[Note: In case you're not on our email list, we sent this out this morning ...]
After a flood of requests, we’re finally opening our popular appointment-setting service to the public. This program was formerly only available to our customers but we’ve reserved a few spots for the public … get in while you can!
You should check out our appointment-setting program if …
- You understand the value of appointment setting, but can’t stomach the idea of picking up the phone and doing it yourself
- Your time is your most valuable asset
- You don’t have the bandwidth to hire and manage your own in-house appointment setter
- You’d rather focus on closing deals than getting past gatekeepers
- In short, if you want to close more managed services clients with great efficiency, you should click here to see what our appointment-setting program is all about!
Questions? Call 303.416.4700 or email email@example.com for a quick response.
More deets here: kutenda.com/lp/appointment-setting-service/
OK, so maybe this post is a bit on the morbid side … For a life-affirming laugh, visit Pictures of People Scanning QR Codes (Tumblr).
p.s. I scanned the QR code engraved on the headstone in the picture. It takes you to Project Gutenberg.
Today I noticed an announcement on the Asana blog (we use their AWESOME project management software) about their new “Inbox” feature.
As a new and passionate Asana fan, I was immediately intrigued… “Ooooh, what new awesomeness has Asana cooked up in their kitchen of wonders?” I wondered.
As an add-on to their PM software, Inbox is somewhat paradoxically billed as a step toward a “post-email world.” (Wait, it’s called Inbox? That sounds suspiciously email-y to me…)
Regardless, this is a shrewd angle for Asana to take. People are drowning in email. They’re stressed out about it. We all feel like Sisyphus pushing the boulder up the hill. Just when we’ve gotten control of our inbox, the floodgates open again.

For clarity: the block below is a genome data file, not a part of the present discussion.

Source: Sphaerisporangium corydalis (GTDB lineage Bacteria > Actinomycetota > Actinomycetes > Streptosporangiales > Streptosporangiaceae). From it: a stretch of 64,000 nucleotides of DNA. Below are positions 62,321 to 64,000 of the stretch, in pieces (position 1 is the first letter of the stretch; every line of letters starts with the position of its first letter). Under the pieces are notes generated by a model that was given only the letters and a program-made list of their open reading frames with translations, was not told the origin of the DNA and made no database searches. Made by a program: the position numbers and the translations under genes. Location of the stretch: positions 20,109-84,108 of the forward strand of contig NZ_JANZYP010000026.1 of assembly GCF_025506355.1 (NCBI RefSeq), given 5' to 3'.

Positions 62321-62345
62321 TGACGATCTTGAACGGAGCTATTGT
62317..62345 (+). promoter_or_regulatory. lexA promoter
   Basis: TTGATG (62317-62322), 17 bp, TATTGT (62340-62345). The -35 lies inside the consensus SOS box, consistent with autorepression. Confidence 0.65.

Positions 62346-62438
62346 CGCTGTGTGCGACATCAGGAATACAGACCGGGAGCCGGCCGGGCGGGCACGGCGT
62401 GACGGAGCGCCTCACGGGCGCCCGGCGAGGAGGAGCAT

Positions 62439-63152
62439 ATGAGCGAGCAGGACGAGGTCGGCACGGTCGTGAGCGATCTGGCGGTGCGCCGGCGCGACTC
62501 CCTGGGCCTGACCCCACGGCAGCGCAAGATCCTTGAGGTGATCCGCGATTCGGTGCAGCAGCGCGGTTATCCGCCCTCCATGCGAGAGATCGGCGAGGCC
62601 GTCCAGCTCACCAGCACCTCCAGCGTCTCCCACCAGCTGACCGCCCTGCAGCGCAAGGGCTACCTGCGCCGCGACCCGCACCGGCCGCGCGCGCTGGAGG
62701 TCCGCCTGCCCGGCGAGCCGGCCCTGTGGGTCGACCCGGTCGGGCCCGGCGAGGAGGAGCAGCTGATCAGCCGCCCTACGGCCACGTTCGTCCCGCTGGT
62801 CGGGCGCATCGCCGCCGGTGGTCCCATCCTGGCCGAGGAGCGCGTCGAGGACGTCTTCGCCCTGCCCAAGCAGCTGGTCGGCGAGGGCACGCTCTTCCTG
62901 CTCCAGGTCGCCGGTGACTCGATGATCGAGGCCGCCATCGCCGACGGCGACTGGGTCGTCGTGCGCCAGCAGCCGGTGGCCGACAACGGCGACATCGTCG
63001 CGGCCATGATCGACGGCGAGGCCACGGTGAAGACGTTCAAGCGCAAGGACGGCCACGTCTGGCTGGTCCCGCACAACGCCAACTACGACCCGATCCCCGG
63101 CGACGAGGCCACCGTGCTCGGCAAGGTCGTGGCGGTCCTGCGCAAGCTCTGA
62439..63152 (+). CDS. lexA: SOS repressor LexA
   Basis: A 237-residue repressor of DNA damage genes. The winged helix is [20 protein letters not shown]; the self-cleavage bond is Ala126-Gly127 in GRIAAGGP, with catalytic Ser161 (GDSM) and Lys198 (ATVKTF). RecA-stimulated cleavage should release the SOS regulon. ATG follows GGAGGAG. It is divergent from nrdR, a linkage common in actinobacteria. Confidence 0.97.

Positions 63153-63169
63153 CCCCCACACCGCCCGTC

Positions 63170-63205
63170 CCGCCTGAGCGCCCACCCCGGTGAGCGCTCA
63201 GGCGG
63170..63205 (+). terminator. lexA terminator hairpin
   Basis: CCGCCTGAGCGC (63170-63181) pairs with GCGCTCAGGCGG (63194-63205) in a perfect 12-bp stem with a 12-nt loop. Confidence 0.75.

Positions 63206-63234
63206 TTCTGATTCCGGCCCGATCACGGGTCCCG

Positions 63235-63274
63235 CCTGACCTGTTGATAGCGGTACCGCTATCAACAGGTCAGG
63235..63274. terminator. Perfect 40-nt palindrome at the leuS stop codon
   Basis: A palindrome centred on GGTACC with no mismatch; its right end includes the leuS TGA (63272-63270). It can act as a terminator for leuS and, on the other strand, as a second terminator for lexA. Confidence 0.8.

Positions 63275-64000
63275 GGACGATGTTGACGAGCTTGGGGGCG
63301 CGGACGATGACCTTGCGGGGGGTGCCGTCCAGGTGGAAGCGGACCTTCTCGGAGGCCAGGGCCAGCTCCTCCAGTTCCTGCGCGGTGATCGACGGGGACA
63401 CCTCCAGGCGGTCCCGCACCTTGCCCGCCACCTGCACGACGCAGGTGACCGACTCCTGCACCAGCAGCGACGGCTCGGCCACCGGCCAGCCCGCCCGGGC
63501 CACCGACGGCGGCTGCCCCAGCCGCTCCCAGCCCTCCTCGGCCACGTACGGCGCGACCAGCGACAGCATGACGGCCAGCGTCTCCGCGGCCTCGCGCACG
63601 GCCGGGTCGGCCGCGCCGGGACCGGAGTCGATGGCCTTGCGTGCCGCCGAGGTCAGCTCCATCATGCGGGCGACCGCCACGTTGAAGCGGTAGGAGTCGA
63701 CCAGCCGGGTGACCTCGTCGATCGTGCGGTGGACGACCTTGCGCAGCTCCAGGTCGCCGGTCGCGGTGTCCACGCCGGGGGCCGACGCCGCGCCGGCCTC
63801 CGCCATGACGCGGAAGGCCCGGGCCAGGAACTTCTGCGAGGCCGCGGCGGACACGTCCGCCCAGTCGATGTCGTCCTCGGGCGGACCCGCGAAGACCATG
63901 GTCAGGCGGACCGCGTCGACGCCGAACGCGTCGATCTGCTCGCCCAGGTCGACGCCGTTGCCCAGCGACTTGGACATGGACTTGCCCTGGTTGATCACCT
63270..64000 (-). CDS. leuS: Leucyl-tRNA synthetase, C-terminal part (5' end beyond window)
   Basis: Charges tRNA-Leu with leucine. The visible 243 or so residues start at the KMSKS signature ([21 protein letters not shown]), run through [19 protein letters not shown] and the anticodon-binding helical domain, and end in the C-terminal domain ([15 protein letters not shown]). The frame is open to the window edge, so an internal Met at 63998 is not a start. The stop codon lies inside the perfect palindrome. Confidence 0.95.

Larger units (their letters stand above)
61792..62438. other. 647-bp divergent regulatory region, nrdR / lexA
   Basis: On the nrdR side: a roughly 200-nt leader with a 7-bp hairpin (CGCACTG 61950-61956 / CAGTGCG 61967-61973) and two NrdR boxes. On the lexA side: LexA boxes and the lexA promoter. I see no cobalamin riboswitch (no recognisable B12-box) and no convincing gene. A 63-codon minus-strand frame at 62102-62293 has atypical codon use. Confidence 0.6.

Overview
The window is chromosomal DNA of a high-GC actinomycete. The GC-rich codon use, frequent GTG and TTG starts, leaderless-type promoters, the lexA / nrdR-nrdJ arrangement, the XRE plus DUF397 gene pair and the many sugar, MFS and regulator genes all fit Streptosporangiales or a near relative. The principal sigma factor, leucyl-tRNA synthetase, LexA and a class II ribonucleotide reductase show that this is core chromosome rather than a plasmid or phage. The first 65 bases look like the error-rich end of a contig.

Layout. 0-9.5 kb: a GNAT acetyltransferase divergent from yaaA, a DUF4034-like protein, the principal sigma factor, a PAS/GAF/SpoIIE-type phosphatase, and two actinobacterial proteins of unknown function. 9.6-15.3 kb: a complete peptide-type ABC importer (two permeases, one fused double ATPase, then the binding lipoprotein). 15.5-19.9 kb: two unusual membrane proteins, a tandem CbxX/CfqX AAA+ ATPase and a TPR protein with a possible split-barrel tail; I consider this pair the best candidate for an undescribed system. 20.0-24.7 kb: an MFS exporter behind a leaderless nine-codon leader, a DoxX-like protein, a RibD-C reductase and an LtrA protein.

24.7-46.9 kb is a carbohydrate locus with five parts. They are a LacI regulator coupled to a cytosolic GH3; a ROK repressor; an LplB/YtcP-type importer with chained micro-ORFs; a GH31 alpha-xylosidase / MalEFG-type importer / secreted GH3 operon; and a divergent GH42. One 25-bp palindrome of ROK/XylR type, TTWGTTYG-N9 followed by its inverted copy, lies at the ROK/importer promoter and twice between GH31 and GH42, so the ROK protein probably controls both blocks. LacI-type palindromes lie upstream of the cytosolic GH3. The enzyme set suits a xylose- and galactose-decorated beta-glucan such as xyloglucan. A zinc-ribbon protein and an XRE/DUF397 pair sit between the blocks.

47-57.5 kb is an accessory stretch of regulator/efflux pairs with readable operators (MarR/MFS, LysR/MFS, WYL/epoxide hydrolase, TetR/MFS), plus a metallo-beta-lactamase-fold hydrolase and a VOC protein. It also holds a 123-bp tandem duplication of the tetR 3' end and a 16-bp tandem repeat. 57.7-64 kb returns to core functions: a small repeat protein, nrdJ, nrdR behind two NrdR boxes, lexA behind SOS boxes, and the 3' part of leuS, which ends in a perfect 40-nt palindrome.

So it’s natural that the idea of a post-email world would be this *really desirable* thing. But that’s because imagining a post-email world is basically like imagining a world free of work, free of distractions, free of clutter.
But it ain’t gonna happen, folks. And you can’t really blame email for the existence of busywork, annoying newsletters you don’t remember signing up for, spam, endless back-and-forths, passive aggression, etc.
Those things aren’t symptoms of email. They’re symptoms of other things that are much harder to control. Blaming email is like blaming the messenger.
Video is a great way to market your business. For at least two reasons:
- People love video …
- So do search engines
That’s right: video is a really sneaky way to leap-frog your competition in the search results.
But when it comes time to actually roll the camera, we tend to balk. Shooting a video is intimidating for people not named Mike Cooch. (That guy was born to talk into the camera!)
The big reason businesses shy away from video? They (mistakenly) believe that they need to make some kind of glossy, prime-time-ready production that doesn’t have a single flaw. You don’t.
Fact is, when it comes to marketing your local business with video, you actually want your finished product to be a little rough around the edges.
Because the most important thing is to be honest and let your video reflect who you are. Authenticity is one of your greatest advantages as a small business!
You don’t want to squander it by getting too fancy.
So roll the camera!
Always the contrarian, Ben Settle tries to make the case that testing email campaigns is …
- A big waste of time anyway
“I take great pleasure in tipping sacred cows … ” Settle writes. “Whenever someone says they ‘scientifically test’ emails, I call BS on it right away.”
He argues that true scientific-method-style testing is impossible with email because there are too many variables you can’t control, combined with the fact that tracking on mobile devices notoriously unreliable.
I think he’s mostly right—but probably overstating his case a bit (which, you know, is part of his style).
However, I agree with him 110 percent that you should focus less on metrics like clickthrus and opens, and more on sales activity and consistency.
“The real power is in repetition,” he says.
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